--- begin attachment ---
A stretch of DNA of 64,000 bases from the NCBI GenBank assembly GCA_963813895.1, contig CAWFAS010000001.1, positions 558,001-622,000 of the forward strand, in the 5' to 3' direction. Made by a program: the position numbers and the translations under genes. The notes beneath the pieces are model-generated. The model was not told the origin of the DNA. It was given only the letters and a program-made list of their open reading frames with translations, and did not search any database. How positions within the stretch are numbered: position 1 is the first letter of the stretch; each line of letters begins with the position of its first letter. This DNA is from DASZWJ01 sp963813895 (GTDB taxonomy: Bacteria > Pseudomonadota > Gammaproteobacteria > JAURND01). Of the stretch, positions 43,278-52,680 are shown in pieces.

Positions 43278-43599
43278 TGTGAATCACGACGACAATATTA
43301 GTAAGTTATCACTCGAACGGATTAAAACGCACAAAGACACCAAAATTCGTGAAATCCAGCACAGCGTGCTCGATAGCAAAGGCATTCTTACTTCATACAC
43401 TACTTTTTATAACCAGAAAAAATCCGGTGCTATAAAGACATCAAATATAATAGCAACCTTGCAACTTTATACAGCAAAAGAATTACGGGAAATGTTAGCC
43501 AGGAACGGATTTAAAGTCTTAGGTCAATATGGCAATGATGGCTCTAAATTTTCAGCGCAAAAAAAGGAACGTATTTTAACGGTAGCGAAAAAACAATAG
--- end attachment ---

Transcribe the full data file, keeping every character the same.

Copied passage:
A stretch of DNA of 64,000 bases from the NCBI GenBank assembly GCA_963813895.1, contig CAWFAS010000001.1, positions 558,001-622,000 of the forward strand, in the 5' to 3' direction. Made by a program: the position numbers and the translations under genes. The notes beneath the pieces are model-generated. The model was not told the origin of the DNA. It was given only the letters and a program-made list of their open reading frames with translations, and did not search any database. How positions within the stretch are numbered: position 1 is the first letter of the stretch; each line of letters begins with the position of its first letter. This DNA is from DASZWJ01 sp963813895 (GTDB taxonomy: Bacteria > Pseudomonadota > Gammaproteobacteria > JAURND01). Of the stretch, positions 43,278-52,680 are shown in pieces.

Positions 43278-43599
43278 TGTGAATCACGACGACAATATTA
43301 GTAAGTTATCACTCGAACGGATTAAAACGCACAAAGACACCAAAATTCGTGAAATCCAGCACAGCGTGCTCGATAGCAAAGGCATTCTTACTTCATACAC
43401 TACTTTTTATAACCAGAAAAAATCCGGTGCTATAAAGACATCAAATATAATAGCAACCTTGCAACTTTATACAGCAAAAGAATTACGGGAAATGTTAGCC
43501 AGGAACGGATTTAAAGTCTTAGGTCAATATGGCAATGATGGCTCTAAATTTTCAGCGCAAAAAAAGGAACGTATTTTAACGGTAGCGAAAAAACAATAG